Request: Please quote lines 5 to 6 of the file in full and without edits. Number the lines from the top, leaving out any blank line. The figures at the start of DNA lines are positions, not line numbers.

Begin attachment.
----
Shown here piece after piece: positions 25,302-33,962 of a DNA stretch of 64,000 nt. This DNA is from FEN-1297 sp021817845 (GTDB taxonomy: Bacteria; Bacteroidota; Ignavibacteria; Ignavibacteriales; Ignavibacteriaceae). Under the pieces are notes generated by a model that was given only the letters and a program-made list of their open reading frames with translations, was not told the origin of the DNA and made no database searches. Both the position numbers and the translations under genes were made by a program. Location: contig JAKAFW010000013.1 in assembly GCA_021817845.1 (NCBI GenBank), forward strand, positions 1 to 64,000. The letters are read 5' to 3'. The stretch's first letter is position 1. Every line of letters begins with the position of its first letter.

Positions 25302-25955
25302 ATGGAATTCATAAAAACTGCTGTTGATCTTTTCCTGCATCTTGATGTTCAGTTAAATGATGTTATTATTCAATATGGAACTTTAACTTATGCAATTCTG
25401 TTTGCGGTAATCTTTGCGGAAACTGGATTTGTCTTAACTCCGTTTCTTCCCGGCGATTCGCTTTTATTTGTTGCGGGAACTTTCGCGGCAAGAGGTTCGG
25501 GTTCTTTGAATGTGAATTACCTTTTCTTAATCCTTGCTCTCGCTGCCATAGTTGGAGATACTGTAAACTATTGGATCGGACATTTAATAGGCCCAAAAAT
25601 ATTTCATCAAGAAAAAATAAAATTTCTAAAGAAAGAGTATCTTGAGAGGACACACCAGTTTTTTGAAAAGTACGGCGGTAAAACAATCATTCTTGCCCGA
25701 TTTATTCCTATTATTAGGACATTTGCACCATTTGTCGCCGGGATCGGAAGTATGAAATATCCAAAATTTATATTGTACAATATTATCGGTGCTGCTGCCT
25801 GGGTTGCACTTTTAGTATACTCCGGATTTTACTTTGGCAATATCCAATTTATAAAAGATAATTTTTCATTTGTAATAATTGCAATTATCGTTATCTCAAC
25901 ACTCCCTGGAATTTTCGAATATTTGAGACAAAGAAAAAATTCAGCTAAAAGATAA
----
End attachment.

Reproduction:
25501 GTTCTTTGAATGTGAATTACCTTTTCTTAATCCTTGCTCTCGCTGCCATAGTTGGAGATACTGTAAACTATTGGATCGGACATTTAATAGGCCCAAAAAT
25601 ATTTCATCAAGAAAAAATAAAATTTCTAAAGAAAGAGTATCTTGAGAGGACACACCAGTTTTTTGAAAAGTACGGCGGTAAAACAATCATTCTTGCCCGA